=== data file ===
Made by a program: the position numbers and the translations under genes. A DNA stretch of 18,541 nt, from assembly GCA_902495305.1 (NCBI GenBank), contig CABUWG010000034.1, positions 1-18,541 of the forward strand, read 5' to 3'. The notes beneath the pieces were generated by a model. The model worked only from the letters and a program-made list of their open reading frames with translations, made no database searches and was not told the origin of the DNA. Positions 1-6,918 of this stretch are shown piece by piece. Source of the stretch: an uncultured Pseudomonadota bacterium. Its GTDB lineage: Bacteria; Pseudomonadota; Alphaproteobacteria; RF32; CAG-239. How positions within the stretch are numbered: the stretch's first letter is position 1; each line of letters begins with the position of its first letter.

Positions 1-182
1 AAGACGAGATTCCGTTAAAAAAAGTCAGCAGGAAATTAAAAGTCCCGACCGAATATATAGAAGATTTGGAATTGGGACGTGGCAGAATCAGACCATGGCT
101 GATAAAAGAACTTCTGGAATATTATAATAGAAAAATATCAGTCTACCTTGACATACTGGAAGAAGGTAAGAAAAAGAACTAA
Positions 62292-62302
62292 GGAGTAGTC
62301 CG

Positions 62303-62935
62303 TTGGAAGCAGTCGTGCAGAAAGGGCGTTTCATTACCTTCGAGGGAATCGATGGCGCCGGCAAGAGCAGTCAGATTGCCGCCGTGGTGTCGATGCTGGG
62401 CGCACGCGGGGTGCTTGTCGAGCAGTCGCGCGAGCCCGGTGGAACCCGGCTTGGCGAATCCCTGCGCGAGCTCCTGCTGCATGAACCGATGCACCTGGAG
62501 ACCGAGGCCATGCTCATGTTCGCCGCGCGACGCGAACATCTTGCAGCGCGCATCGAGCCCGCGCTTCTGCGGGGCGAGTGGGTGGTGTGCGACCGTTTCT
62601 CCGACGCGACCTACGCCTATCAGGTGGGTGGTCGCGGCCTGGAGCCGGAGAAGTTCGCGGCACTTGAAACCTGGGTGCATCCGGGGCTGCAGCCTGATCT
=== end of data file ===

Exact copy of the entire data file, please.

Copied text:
Made by a program: the position numbers and the translations under genes. A DNA stretch of 18,541 nt, from assembly GCA_902495305.1 (NCBI GenBank), contig CABUWG010000034.1, positions 1-18,541 of the forward strand, read 5' to 3'. The notes beneath the pieces were generated by a model. The model worked only from the letters and a program-made list of their open reading frames with translations, made no database searches and was not told the origin of the DNA. Positions 1-6,918 of this stretch are shown piece by piece. Source of the stretch: an uncultured Pseudomonadota bacterium. Its GTDB lineage: Bacteria; Pseudomonadota; Alphaproteobacteria; RF32; CAG-239. How positions within the stretch are numbered: the stretch's first letter is position 1; each line of letters begins with the position of its first letter.

Positions 1-182
1 AAGACGAGATTCCGTTAAAAAAAGTCAGCAGGAAATTAAAAGTCCCGACCGAATATATAGAAGATTTGGAATTGGGACGTGGCAGAATCAGACCATGGCT
101 GATAAAAGAACTTCTGGAATATTATAATAGAAAAATATCAGTCTACCTTGACATACTGGAAGAAGGTAAGAAAAAGAACTAA
Positions 62292-62302
62292 GGAGTAGTC
62301 CG

Positions 62303-62935
62303 TTGGAAGCAGTCGTGCAGAAAGGGCGTTTCATTACCTTCGAGGGAATCGATGGCGCCGGCAAGAGCAGTCAGATTGCCGCCGTGGTGTCGATGCTGGG
62401 CGCACGCGGGGTGCTTGTCGAGCAGTCGCGCGAGCCCGGTGGAACCCGGCTTGGCGAATCCCTGCGCGAGCTCCTGCTGCATGAACCGATGCACCTGGAG
62501 ACCGAGGCCATGCTCATGTTCGCCGCGCGACGCGAACATCTTGCAGCGCGCATCGAGCCCGCGCTTCTGCGGGGCGAGTGGGTGGTGTGCGACCGTTTCT
62601 CCGACGCGACCTACGCCTATCAGGTGGGTGGTCGCGGCCTGGAGCCGGAGAAGTTCGCGGCACTTGAAACCTGGGTGCATCCGGGGCTGCAGCCTGATCT